It’s been a relatively slow but busy week with a full schedule at work and evenings dominated by Charlotte’s insistence on heading to the playground. She’s figured out the phrase “swing and slide make happy,” and we’ve been spending a bunch of time there, even on the days it’s been a bit rainy. While evenings are full of outdoor time, it’s squeezed our dinner prep a bit (which is OK because my energy level isn’t up for anything much more complicated than a few of our favorite pasta dishes).
Here’s what I’ve been eating and reading this week:
My weekly menu plan (in case you need inspiration or ideas):
Sunday: Cheesy chicken and kale pasta bake
Tuesday: Pesto pasta with white beans and chicken sausage
Wednesday: Pan-seared salmon, roasted broccoli and potatoes
Thursday: Pasta leftovers with roasted cauliflower
Friday: Pizza night (this isn’t a weekly thing, but it’s also kinda becoming a weekly thing)
Saturday: Caramelized pork tacos with pineapple salsa (so good but pretty labor intensive)
What I’ve been reading this week:
Swing Time by Zadie Smith
The first book I read by Zadie Smith was On Beauty, which I loved. Swing Time was also good, but somewhat less enthralling. It moved at a slower pace, but it was more immersive and had themes and ideas that were more complex than what I remembered from On Beauty.
There’s a lot here on relationships between friends, obviously that between Tracey and the narrator, but also the narrator’s relationship with her boss (and her flawed interpretation of the relationship and her place in this system). The relationship the two women have with their mothers, their fathers, and their communities are also ripe fodder for college essays.
The narrative arc that took the narrator, Aimee, and her team to Western Africa was an unexpected turn (I thought we were getting a story of two adolescent dancers in London grow up), but I liked how we saw layers of the impact the characters’ philanthropic efforts had on the community. We see Aimee’s (very Madonna-esque) impact in fits and starts, as her energy and attention peaks and wanes. The narrator’s observations are her attempt to bridge the distance between her upbringing in London and her roots and family’s history. Her experiences highlight the difference between Aimee’s VIP treatment and the narrator’s own day-to-day immersion in the village’s daily life. Other members of Aimee’s team, who stay in the village for longer trips, see the real ramifications of their efforts and how the financial impact ripples through the village and surrounding communities in unintended ways, how resentment grows in different communities, and how well-intended efforts don’t always translate into real-world settings.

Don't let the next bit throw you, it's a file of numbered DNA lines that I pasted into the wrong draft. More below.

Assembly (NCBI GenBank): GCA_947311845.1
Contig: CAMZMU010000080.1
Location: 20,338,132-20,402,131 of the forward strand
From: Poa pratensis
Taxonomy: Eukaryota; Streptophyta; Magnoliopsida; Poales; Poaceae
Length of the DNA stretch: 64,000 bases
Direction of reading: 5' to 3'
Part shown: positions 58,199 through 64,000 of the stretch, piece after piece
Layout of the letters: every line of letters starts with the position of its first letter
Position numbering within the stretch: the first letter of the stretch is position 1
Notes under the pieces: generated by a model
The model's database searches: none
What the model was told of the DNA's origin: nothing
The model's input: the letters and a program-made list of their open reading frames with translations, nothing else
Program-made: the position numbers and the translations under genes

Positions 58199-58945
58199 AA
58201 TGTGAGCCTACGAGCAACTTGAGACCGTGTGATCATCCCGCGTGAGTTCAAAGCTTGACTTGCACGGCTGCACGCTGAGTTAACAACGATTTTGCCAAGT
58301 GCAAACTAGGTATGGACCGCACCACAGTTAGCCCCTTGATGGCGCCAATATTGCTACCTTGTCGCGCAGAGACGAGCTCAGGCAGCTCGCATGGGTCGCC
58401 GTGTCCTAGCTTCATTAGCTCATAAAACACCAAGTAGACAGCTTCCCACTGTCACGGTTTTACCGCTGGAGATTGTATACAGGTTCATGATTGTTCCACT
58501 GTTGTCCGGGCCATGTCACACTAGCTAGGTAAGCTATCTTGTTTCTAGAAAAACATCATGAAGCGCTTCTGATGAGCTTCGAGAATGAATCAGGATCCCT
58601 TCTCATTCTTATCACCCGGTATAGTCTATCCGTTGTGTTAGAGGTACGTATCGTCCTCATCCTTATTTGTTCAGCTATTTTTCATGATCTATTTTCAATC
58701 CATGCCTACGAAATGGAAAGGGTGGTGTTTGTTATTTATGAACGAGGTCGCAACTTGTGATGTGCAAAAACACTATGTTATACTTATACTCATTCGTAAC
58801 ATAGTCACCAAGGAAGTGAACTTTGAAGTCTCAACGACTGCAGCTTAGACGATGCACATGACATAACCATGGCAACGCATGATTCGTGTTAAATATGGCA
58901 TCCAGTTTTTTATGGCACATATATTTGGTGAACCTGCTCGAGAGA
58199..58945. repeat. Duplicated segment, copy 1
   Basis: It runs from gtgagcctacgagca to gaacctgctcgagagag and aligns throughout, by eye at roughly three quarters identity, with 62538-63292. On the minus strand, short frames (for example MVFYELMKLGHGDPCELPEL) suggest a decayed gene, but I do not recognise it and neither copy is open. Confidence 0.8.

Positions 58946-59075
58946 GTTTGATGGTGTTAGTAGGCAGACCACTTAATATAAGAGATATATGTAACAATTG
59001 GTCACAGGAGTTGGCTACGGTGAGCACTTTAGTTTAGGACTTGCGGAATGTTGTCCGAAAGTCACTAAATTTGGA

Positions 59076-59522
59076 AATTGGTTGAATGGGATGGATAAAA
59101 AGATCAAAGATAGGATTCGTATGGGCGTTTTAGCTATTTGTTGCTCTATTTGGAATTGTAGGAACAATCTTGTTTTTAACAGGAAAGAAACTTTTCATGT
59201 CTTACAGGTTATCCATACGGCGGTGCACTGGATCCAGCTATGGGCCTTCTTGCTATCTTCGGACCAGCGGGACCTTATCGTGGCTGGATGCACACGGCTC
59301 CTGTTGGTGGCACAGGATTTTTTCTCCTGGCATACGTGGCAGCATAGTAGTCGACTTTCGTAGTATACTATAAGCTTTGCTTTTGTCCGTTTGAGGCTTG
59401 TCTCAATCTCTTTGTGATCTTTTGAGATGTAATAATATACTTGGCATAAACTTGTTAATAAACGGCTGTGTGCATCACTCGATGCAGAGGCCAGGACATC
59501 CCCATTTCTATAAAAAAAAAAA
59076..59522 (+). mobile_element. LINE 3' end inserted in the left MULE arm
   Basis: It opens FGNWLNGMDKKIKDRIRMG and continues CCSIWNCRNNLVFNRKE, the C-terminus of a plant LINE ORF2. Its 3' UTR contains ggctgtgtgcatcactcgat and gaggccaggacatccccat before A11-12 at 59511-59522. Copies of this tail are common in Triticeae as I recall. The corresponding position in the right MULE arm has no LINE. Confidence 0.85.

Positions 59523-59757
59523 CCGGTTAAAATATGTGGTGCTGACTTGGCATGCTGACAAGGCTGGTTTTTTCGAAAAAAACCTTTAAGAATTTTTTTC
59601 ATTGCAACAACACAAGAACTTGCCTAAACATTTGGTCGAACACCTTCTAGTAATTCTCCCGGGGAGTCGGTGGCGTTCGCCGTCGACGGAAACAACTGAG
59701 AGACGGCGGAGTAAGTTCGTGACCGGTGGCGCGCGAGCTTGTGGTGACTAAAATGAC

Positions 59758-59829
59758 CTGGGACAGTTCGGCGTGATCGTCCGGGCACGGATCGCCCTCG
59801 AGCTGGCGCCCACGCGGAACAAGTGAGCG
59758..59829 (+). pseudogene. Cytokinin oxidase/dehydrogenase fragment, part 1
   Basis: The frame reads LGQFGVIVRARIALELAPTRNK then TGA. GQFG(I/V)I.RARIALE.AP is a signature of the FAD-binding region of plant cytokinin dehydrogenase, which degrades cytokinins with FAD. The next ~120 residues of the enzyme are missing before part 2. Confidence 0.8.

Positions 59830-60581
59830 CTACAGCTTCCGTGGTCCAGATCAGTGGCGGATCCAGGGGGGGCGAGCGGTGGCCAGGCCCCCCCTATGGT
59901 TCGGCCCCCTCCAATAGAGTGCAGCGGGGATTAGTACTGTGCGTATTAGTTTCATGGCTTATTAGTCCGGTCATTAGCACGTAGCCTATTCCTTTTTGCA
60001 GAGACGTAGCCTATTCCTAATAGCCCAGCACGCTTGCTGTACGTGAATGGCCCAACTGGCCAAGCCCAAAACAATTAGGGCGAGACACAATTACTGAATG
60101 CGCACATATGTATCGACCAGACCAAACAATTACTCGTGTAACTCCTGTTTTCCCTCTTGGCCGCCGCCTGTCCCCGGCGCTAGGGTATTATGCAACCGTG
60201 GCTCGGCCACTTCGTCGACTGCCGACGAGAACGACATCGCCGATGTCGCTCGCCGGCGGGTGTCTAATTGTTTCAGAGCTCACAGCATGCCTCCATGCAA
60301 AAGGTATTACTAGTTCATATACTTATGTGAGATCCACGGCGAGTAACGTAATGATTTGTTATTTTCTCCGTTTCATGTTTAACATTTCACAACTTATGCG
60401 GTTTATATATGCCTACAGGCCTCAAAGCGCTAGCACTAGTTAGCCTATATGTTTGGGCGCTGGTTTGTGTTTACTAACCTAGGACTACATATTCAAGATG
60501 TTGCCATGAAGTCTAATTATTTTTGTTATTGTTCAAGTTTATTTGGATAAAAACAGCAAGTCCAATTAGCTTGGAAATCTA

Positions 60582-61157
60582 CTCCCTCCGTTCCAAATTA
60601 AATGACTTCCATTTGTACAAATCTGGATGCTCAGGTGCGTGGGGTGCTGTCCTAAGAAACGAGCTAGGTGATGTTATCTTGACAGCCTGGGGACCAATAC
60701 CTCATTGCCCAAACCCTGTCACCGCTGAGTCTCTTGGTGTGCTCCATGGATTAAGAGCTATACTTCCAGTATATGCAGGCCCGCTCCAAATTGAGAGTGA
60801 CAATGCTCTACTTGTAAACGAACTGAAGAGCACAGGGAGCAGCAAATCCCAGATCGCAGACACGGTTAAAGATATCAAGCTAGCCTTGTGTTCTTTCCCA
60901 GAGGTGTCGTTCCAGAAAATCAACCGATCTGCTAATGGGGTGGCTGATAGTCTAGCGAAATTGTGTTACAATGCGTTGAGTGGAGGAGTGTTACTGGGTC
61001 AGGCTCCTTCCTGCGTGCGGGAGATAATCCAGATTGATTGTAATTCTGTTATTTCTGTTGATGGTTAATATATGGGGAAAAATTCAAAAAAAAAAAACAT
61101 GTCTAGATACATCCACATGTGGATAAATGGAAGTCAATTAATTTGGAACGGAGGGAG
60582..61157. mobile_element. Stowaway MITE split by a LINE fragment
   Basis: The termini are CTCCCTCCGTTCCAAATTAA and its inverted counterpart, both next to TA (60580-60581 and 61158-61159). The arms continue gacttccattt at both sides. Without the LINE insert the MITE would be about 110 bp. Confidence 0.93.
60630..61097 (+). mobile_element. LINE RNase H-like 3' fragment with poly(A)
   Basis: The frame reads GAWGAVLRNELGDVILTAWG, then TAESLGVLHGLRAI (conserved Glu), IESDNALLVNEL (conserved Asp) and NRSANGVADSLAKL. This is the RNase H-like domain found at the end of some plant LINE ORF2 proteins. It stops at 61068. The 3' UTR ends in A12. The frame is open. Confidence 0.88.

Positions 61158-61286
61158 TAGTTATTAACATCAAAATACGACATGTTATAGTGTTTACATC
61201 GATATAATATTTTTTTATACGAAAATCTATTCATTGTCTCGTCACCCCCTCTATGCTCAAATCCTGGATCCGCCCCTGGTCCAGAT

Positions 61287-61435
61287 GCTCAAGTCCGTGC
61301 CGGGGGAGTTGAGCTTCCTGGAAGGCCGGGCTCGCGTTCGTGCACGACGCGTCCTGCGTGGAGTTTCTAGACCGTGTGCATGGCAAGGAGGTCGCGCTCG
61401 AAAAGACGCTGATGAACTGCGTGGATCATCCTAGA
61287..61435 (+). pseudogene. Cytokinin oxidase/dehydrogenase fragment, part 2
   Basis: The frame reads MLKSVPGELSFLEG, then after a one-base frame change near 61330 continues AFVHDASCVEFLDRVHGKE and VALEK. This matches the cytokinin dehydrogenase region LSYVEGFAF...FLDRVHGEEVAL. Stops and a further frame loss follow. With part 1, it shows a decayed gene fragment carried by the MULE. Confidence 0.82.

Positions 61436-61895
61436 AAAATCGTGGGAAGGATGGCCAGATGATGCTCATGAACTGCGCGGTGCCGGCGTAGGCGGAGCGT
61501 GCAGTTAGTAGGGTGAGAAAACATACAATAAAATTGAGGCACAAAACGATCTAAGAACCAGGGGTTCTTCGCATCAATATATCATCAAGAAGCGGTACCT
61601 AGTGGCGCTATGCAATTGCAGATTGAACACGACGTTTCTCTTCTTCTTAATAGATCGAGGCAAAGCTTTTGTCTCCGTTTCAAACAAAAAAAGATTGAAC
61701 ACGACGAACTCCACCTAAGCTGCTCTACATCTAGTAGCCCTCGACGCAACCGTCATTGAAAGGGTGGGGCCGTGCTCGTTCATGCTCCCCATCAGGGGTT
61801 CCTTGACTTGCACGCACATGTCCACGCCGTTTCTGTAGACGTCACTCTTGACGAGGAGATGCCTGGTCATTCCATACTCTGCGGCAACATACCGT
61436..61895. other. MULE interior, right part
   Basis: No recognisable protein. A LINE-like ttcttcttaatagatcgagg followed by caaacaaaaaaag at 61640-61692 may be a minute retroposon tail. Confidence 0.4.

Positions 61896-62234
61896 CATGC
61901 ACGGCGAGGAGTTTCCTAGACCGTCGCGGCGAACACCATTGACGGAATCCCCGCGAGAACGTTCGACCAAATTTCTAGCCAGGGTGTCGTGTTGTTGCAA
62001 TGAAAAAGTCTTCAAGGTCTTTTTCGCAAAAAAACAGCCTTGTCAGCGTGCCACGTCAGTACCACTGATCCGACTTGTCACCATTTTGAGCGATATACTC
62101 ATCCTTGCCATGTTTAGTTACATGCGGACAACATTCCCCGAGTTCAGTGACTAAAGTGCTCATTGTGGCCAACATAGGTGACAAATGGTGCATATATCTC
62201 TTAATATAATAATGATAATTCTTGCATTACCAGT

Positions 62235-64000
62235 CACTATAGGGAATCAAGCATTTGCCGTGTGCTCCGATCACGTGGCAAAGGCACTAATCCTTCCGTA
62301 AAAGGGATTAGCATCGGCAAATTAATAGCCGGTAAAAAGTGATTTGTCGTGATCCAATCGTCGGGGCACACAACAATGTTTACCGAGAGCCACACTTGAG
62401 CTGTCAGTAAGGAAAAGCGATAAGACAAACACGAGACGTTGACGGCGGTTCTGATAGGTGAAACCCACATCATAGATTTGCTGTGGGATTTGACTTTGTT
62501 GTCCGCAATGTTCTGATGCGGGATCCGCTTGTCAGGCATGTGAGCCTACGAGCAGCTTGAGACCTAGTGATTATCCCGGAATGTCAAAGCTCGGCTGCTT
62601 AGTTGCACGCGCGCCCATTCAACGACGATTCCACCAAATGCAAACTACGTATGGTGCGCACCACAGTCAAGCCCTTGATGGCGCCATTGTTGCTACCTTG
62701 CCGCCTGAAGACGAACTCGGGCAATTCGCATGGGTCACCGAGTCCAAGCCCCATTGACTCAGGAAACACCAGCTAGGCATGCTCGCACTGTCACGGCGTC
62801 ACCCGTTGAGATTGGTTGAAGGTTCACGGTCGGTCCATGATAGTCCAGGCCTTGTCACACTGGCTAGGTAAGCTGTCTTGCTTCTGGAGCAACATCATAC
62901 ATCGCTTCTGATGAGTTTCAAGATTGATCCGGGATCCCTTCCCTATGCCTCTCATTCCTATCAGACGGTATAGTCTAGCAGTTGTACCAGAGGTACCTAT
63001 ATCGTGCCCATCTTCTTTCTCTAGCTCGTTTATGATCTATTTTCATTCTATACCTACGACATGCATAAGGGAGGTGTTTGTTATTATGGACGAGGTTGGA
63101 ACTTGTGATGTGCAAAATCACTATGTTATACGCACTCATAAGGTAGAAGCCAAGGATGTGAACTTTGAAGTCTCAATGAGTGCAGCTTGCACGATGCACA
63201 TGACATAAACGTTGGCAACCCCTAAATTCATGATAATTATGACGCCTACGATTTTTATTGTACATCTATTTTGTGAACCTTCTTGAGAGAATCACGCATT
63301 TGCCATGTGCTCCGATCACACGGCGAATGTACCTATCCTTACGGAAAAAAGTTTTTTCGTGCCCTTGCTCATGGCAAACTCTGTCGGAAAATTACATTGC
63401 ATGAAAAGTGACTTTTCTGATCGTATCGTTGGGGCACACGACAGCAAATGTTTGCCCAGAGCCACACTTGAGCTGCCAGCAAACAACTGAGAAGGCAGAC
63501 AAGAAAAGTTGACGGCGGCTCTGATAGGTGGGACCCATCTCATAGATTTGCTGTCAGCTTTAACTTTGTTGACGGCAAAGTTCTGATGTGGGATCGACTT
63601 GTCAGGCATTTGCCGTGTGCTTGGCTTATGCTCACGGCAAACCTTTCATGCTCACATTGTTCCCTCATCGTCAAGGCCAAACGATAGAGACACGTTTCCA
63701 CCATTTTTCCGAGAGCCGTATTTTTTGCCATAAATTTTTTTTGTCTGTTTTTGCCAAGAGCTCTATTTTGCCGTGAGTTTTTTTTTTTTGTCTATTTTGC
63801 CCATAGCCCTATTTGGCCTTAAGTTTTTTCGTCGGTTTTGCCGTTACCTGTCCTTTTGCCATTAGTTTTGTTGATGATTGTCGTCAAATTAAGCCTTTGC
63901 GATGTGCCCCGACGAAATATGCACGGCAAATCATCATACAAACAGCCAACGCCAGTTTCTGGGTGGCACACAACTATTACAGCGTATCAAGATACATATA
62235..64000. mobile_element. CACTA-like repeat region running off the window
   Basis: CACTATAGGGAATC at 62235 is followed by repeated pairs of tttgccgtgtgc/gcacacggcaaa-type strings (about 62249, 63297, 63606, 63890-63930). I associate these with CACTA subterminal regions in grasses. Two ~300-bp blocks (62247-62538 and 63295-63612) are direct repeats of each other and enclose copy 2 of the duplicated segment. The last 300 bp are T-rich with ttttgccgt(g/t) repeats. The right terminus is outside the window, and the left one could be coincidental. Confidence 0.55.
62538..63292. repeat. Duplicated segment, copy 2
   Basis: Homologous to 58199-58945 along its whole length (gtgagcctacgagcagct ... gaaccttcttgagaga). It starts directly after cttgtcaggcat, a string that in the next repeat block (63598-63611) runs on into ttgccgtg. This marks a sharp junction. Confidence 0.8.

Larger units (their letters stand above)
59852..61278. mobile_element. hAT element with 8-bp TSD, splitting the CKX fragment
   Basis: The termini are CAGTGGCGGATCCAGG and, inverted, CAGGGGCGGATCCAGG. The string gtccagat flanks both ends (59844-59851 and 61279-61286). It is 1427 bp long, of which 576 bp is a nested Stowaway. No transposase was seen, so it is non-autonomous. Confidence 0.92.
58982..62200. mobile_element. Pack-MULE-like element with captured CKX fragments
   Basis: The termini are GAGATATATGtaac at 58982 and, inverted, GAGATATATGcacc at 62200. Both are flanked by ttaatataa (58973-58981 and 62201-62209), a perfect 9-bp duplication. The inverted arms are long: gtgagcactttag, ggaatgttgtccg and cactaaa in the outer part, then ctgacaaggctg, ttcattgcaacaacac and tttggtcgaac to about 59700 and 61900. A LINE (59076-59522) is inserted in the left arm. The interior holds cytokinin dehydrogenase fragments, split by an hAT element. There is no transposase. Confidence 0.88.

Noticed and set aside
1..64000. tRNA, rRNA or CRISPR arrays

A few of my favorite parts included:
“There was no anxiety for Aimee, and no doubt: none of this, in her view, was coincidence or luck or even happy accident. It was ‘Fate.’ ‘The Great Fire’ – as employees christened it – was only part of a conscious effort, on behalf of the universe, to bring the two of us together, Aimee and me, a universe which at the same moment declined to intervene in so many other matters.” (pg 128)
“He looked pained at all times – physically winced whenever we made eye contact – and advertised his misery wherever he went, like a man in a comic with a black cloud above his head… I’d never heard him talk like that before, so fatalistically, it was not really in his character, and I knew I was the true, oblique target of his critique.” (pg 366) This passage really resonated with me as it captures the punishment inflicted upon women when a man “doesn’t get all I wanted or hoped” (in this case, a woman herself).
“I hesitantly brought up the matter of appropriation. Judy groaned, Aimee looked at me and then down at her own ghost-pale pixie frame wrapped in so much vibrantly colored cloth, and told me she was an artist, and artists have to be allowed to love things, to touch them and to use them, because art is not appropriation, that was not the aim of art – the aim of art was love. And when I asked her whether it was possible to both love something and leave it alone, she regarded me strangely, pulled her children into her body and asked: Have you ever been in love?” (page 370). This passage I read as the week churned through discussions surrounding our national government budget (which may or may not fund building a boarder wall) and anticipatory blog posts and recipe ideas to celebrate Cinco de Mayo.